Tag Archives: Chicago Daily News

Your Land is Our Land

Ojibwe Girls in a Classroom at the St. Benedict's Mission School, White Earth Reservation, circa 1900

Ojibwe Girls in a Classroom at the St. Benedict’s Mission School, White Earth Reservation, circa 1900

The Bureau of Indian Affairs’ mission was always to “manage” Indian relations, but its mission changed over time until “civilizing” Indians through the reservation system became its primary one. Part of the Indian Office’s (which the agency was more generally known by) policy included dismantling traditional tribal governments and assimilating native peoples into the broader white culture.

The Chicago Daily News, 1901

The Chicago Daily News, 1901

As it did so, the Indian Office allowed disservice after disservice to Native Americans. In 1903, a Washington dispatch to the Chicago Daily News discussed an emerging scandal which the paper then covered. The Interior Department and the Justice Department had become interested in companies trying to acquire Indian land at “ridiculously low figures and selling them at their actual values.” Bad in itself, the article also reported that: “Members of the Dawes commission are said to be implicated in the alleged efforts ‘to fleece the Indians.'”

Cartoon of Indian Agent, courtesy Library of Congress

Cartoon of Indian Agent, courtesy Library of Congress

The irony, as the paper put it, was that “in several instances the very men who are now implicated in the effort to fleece the Indians came to Washington to consult with the heads of the departments (Interior and Justice) here in devising a plan for the Indians’ protection.”

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Suspect Diagnosis

Jury of Clergymen to Try Insane, Chicago Daily News, 1911

Patients were committed to insane asylums with relative ease during the 1800s and into the 1900s. Though many undoubtedly needed help, others were simply a nuisance to their relatives for one reason or another. Though whites were improperly committed sometimes, Native Americans were particularly helpless when it came to defending themselves against a charge of insanity; most were wards of the government at this time and had few rights. Reservation superintendents had great power, and their opinions about a particular Indian’s mental state carried great weight.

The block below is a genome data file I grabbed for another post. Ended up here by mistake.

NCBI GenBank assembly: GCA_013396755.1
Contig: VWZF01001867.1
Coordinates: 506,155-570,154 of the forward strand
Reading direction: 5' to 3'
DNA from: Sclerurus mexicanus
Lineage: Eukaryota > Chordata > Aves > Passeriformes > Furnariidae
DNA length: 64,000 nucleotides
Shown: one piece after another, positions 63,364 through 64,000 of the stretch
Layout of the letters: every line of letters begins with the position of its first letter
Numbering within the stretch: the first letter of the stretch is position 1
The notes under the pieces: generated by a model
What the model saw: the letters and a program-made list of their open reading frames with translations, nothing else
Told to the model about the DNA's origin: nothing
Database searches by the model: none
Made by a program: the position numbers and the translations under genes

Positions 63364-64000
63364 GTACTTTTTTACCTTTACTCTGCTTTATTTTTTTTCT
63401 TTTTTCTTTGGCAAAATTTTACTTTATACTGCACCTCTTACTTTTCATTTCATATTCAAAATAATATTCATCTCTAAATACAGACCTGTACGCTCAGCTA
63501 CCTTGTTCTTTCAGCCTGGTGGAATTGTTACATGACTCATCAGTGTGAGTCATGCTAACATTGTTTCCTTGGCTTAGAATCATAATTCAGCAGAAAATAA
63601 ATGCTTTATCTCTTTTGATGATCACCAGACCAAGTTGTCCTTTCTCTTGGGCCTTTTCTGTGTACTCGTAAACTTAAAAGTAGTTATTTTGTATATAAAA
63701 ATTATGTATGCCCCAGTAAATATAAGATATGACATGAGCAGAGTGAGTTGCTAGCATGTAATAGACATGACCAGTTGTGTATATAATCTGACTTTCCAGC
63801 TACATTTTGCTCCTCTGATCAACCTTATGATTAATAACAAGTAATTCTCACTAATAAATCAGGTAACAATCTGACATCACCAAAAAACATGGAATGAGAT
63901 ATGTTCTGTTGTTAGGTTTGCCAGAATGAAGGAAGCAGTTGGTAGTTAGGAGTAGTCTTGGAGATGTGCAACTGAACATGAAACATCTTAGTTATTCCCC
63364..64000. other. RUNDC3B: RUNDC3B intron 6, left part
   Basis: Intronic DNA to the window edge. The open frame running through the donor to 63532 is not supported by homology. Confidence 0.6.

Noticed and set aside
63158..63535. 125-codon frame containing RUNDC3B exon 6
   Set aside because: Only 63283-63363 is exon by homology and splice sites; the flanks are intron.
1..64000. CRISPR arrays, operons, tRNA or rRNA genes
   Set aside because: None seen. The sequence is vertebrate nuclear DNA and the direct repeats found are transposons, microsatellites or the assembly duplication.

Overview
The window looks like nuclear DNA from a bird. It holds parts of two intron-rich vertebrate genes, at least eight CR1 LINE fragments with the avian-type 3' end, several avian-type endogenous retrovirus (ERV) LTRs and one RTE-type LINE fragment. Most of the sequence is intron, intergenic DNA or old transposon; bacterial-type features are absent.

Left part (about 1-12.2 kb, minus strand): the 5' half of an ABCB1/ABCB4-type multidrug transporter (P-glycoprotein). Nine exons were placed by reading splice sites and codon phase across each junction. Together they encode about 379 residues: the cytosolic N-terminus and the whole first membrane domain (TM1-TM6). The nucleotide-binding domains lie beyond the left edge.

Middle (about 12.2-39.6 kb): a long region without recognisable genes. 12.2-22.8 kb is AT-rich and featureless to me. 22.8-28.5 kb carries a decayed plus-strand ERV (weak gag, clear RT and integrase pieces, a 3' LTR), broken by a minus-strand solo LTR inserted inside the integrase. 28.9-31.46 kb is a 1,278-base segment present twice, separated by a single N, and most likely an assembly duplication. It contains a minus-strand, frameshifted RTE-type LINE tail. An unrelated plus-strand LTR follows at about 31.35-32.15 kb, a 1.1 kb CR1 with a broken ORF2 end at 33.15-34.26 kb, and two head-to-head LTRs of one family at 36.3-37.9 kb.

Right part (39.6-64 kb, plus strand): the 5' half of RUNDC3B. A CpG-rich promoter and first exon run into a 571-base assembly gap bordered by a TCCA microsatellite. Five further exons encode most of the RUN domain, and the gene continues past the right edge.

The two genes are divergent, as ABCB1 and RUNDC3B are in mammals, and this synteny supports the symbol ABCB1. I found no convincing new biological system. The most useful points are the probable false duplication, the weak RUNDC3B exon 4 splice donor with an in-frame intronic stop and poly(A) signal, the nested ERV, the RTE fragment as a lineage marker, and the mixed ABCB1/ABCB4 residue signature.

Superintendent O. S. Gifford wrote to the Commissioner of Indian Affairs, Francis Luepp, in 1908, with a dilemma. A woman named Blue Sky had been admitted to the asylum from the La Pointe Agency at some earlier time, but seemed to be ready for discharge. The snag was how to get her home. Since she didn’t speak or understand English, Gifford was reluctant to just release her on a difficult journey. He asked Luepp for funds to provide an escort to her home in Minnesota.

Commissioner of Indian Affairs, Francis E. Luepp

Though the correspondence seems to end there, escorts were provided to other discharged patients and  Blue Sky probably received one. The real problem is how she could be committed if she couldn’t understand English. Gifford and his assistant, Dr. Turner, would have found it difficult to diagnose any real complaint or provide treatment, unless she had a physical, rather than a mental problem. Yet, Blue Sky apparently recovered from whatever had sent her to the institution and displayed some sort of behavior that indicated that she had. Perhaps she had suffered an emotional blow that led to depression or excessive grief. Perhaps she had problems with family members, and simply needed a break from them. Speculation is all that is possible at this point, but the language barrier is a particularly ominous aspect of the case.

Old Indian Burial Ground in La Pointe, Wisconsin

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